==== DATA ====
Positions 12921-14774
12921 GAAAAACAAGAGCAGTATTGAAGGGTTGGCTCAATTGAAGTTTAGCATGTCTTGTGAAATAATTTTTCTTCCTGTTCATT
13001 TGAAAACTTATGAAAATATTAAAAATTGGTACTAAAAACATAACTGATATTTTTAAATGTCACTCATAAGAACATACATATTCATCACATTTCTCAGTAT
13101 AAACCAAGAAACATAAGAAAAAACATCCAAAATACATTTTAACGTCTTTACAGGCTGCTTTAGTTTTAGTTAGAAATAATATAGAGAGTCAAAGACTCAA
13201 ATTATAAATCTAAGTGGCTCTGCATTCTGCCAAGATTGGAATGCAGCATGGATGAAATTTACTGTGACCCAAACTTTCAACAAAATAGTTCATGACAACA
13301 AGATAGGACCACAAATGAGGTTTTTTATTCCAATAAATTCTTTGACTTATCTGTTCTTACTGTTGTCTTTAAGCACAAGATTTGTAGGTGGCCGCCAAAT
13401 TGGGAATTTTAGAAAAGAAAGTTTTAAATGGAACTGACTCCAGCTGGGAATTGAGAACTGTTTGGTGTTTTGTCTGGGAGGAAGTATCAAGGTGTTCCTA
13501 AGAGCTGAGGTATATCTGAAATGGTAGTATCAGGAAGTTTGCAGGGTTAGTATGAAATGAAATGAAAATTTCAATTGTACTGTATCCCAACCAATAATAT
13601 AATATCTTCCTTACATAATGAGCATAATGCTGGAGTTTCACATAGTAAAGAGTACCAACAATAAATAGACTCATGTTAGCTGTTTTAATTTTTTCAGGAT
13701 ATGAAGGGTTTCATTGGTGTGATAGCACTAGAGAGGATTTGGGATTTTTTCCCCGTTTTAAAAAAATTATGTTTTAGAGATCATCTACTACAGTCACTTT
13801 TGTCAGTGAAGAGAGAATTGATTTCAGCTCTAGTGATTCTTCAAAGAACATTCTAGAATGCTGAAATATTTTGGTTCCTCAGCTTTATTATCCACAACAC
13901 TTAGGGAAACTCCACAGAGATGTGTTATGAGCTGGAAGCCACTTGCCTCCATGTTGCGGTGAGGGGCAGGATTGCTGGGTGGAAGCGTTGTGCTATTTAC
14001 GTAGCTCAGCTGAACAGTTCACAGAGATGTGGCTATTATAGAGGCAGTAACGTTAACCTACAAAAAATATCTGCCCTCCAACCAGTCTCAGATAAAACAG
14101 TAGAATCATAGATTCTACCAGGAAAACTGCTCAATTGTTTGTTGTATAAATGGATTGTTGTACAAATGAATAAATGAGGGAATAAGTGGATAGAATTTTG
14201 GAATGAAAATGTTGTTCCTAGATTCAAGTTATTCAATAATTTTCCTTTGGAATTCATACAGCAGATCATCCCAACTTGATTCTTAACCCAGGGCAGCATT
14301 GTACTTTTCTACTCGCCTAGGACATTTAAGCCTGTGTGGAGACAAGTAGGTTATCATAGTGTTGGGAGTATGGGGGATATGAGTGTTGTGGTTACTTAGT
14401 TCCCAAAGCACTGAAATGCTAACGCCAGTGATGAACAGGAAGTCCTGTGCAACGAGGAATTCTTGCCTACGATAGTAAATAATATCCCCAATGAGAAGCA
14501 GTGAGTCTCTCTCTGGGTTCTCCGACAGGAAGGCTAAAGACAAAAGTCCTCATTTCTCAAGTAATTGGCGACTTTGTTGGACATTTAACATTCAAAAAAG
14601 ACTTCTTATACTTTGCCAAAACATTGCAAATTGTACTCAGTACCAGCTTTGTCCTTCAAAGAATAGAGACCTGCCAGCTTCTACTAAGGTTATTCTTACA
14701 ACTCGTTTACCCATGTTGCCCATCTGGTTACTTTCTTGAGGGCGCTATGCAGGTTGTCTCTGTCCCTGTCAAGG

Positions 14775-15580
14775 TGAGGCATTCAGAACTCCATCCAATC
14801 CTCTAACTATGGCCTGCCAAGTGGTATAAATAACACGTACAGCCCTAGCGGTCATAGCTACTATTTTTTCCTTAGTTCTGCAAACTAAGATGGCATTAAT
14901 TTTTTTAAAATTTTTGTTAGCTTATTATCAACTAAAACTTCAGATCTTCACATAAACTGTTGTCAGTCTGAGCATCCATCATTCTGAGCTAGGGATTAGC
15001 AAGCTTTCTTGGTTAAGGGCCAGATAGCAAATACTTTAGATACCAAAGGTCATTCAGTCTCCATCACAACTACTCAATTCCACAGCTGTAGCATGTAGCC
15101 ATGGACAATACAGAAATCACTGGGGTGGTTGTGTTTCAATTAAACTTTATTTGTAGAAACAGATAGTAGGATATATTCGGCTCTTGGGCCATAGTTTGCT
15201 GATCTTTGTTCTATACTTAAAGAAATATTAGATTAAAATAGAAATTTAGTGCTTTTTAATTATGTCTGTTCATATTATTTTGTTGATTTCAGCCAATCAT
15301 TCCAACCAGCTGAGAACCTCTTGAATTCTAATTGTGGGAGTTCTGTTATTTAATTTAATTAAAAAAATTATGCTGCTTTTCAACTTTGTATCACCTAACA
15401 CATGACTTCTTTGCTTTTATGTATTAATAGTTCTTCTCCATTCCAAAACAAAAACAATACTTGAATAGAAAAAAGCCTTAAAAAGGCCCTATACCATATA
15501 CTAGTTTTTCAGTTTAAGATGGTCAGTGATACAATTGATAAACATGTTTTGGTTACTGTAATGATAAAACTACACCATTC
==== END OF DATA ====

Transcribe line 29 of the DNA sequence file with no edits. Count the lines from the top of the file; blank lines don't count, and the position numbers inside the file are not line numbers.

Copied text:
15401 CATGACTTCTTTGCTTTTATGTATTAATAGTTCTTCTCCATTCCAAAACAAAAACAATACTTGAATAGAAAAAAGCCTTAAAAAGGCCCTATACCATATA